Leaders prove their worth during times of adversity, and Donna Blackman, EMBA ’10, got her first big opportunity just 100 days into a new job at BET Networks in 2013. As part of a reorganization, the Viacom subsidiary announced plans to dissolve Blackman’s position and lay off her team.
“More important than my role going away, it was that almost 50 people were going to lose their jobs,” Blackman says. “While I hadn’t anticipated this and wouldn’t have wished this, it was really an opportunity there for me to be a strong leader and help some people through a really tough time.”
BET eventually found a new role for Blackman, who serves today as Senior Vice President, Business Operations. She talked about her career path and leadership philosophy on March 1, 2018, as the honored guest at the Smith School’s seventh annual Women Leading Women event.
Managing the 2013 reorganization and another one in 2015 gives Blackman credibility when helping people cope with change. “I’m not just telling you what I’ve heard,” she says. “I’m telling you what I’ve experienced.” Her resume shows a long history of trying new things, starting in 1999 when she left KPMG and came to Marriott International with no hospitality experience.
“Every job I’ve had since then is something I’ve never done before,” she says. “And with each change I’ve had, it’s led to a better opportunity for me.”
Layoffs and other disruptions will occur, but Blackman does not believe in accidents. “You can’t stop change from happening,” she says. “But you can put yourself in a position where you can take advantage of it and get the most out of the change that’s coming about.”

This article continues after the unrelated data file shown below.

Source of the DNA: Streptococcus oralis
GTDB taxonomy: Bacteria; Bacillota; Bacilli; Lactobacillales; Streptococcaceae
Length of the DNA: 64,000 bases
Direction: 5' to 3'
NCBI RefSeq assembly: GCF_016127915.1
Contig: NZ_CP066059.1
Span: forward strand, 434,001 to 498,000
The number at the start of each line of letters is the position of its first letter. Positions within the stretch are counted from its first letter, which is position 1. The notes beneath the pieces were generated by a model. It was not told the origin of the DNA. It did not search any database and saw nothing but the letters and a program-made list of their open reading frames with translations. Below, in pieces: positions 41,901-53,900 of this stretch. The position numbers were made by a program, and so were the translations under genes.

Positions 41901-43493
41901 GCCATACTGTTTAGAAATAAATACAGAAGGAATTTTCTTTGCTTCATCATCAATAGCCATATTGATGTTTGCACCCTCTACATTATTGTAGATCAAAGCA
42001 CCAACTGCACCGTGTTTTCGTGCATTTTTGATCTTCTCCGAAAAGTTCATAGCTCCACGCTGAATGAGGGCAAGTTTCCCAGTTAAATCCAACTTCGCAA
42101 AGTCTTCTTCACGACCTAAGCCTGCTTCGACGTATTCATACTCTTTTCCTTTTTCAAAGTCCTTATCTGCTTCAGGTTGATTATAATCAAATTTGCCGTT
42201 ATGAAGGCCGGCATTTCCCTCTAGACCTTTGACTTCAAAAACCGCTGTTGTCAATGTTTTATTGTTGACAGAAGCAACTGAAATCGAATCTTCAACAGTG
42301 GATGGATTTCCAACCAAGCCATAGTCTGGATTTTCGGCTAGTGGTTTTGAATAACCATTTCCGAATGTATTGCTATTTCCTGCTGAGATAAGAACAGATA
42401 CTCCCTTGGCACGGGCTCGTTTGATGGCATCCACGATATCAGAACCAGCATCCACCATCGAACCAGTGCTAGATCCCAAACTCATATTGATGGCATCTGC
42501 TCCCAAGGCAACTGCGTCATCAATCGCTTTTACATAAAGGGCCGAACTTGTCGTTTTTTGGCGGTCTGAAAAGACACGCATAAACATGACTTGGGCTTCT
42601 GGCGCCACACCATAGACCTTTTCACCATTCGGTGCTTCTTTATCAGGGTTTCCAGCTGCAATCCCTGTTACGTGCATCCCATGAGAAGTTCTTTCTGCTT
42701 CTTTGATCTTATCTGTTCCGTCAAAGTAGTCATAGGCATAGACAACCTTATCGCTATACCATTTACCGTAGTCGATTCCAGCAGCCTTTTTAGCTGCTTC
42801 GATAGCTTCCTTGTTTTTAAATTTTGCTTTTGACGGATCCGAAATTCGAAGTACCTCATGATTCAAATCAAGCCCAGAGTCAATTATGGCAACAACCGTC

The attitude has taken her from the Bronx in New York City, where she grew up, to North Carolina State University, where she became the first member of her family to graduate from college.
She was happy at Marriott in 2013 and not looking for change. But then recruiters approached her about a leadership role at BET. “It was being ready for an opportunity when it became available,” she says. “I had this burning desire to lead teams, which really came out of my experience at the Smith School.”
Blackman loves the variety of her current position, which covers finance, research, corporate administration, business development, festivals and ancillary revenue. But more than anything, she values the people at BET. “It’s really like coming to work with family every day,” she says.
“That’s fun and that’s exciting for me.” Something similar attracted her to the executive MBA program at Smith. “It was really about being in a classroom with other executives and learning from them,” she says.
As a wife and mother, Blackman must also focus on the people at home. She says friends and acquaintances sometimes hold her up as a role model, but her priority is to set an example for her daughter, 15, and son, 11.
“The first people I want to inspire are my own children,” she says. The trick is finding work-life balance. “That does not mean spending 50 percent of your time at work, and 50 percent at home,” she says. “Balance means that you’re whole, that you control your priorities, and that you’re taking care of yourself.”
Media Relations Manager
About the University of Maryland's Robert H. Smith School of Business
The Robert H. Smith School of Business is an internationally recognized leader in management education and research. One of 12 colleges and schools at the University of Maryland, College Park, the Smith School offers undergraduate, full-time and flex MBA, executive MBA, online MBA, business master’s, PhD and executive education programs, as well as outreach services to the corporate community. The school offers its degree, custom and certification programs in learning locations in North America and Asia.